As the population of the Charleston area continues to swell, protecting its natural resources will increasingly fall on the shoulders of individuals.
That’s especially the case when it comes to water.
In the Charleston area, managing water — from easing flooding, both from storms and rising seas, to curbing runoff and plastic pollution — has emerged as a top community issue for most municipalities.
In the past, people have relied on the government to make expensive infrastructure improvements, but individual property owners can do a lot to help out, as well.
Joshua Robinson, engineer and owner of Robinson Design Engineers, thinks solutions can be homegrown, too.
“Go to any city council meetings and the flooding and drainage problems only seem solvable by some large, multimillion dollar system. There’s not a lot of discussion what individuals can do,” says Robinson.
Robinson’s firm specializes in finding more natural, less expensive solutions for water management.
Local projects have been the eco-friendly subdivision Fox Hollow on James Island and the Tupelo Bend office park on Maybank Highway on Johns island.
Currently, Robinson Design is working on the 2,000-foot Smith Branch Daylighting project in Columbia. The initiative involves restoring a stream, which has been buried underground in two large pipes for 50 years, as part of a new, 20-acre city park.
Because of the differing factors, from topography and weather to density and open space, Robinson says there is no one-size-fits all solution.
“We live in a really unique landscape, so a lot of the solutions people talk about in other places may not necessarily be appropriate here,” says Robinson, noting the Lowcountry’s shallow water table and long, hot and humid summers.
Robinson says to effectively manage water, even at the home site scale, locals need to look at those features as opportunities, not problems.
Among the solutions for property owners, Robinson says, are rain barrels and cisterns, rain gardens, green roofs and tree planting, as well as paved surfaces that are either permeable or run off to permeable surfaces. All basically involve storing or retaining water from storms.
“Things like rain barrels and green roofs are often overlooked by engineers who are charged with doing watershed-wide studies. If you had even half of the buildings with rain barrels or cisterns and look at the volume of water removed from the street, it makes a huge difference, “ says Robinson.
He adds that green roofs can capture up to an inch and a half of rain alone.
On property with more land, rain gardens and trees also can be added to the mix.
“The way our landscape gets rid of the water is through evapotranspiration,” says Robinson, using a term that refers to trees and vegetation taking up water via root systems, storing and then releasing the moisture.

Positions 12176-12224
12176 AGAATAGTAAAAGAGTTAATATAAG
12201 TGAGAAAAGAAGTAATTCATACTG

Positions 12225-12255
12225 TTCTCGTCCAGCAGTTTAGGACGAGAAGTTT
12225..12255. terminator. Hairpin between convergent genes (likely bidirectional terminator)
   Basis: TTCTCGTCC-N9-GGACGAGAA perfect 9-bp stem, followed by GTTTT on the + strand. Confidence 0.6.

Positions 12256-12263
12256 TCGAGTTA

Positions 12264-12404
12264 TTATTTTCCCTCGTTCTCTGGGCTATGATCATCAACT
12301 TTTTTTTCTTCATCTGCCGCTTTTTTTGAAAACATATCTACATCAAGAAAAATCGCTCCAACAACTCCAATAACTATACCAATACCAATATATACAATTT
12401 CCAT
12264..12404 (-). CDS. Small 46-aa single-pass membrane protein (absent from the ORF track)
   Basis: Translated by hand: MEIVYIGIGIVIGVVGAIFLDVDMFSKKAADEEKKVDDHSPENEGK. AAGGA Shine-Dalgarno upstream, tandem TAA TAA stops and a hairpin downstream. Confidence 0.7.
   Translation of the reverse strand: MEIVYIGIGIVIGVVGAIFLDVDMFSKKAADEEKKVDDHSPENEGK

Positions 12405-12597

Robinson notes the benefits of trees don’t happen during the storm but before it.
“Trees are constantly drawing down water, so that when the rain storm comes, the soil has the capacity to store that rainfall. Whereas if you don’t have the trees and your shallow groundwater is close to the surface, then when it rains all the rainfall is converted to runoff right away,” says Robinson.
Master rain gardener
In recent years, management of water has emerged as one of the top topics for Clemson Extension’s Carolina Clear programs.
Every spring, between 300 and 550 people reserve discounted rain barrels ($68) offered by the tri-county program. Reservations are underway until May 27. Pick-ups are June 1 and 2.
Water Resources Extension Agent Kim Counts Morganello has played a key role in developing the rain gardening program and last year pitched the idea of a Master Rain Gardener program, much like the Master Gardener and Master Naturalist programs.
When Morganello first started holding trainings and workshops, she geared it more to the do-it-yourself homeowner. But, “I learned that there are people interested in this stuff but many want to pay someone to do it."
So Carolina Clear enlisted landscape architects and engineers to develop a two-tiered master rain garden course. One for professionals, such as engineers, who will get a certification. The other is less rigorous and will provide a letter of completion.
Instruction includes both the installation of barrels and cisterns and the installation of rain gardens.
The program features online instruction and a hands-on workshop to be held at Charleston Parks Conservancy’s Medway Community Garden on April 26.
When registration opened in February, offering 25 spots for professionals and 20 for nonprofessionals, Morganello didn’t know what to expect.
“But it completely filled up and we have a waiting list,” she says, adding participants hail from 25 different cities and towns in South Carolina, as well as one person from New Orleans.
The program will be offered again in the fall with the workshop being held in Beaufort.
“It’s been a ton of work, but it’s been super rewarding as well,” ” says Morganello.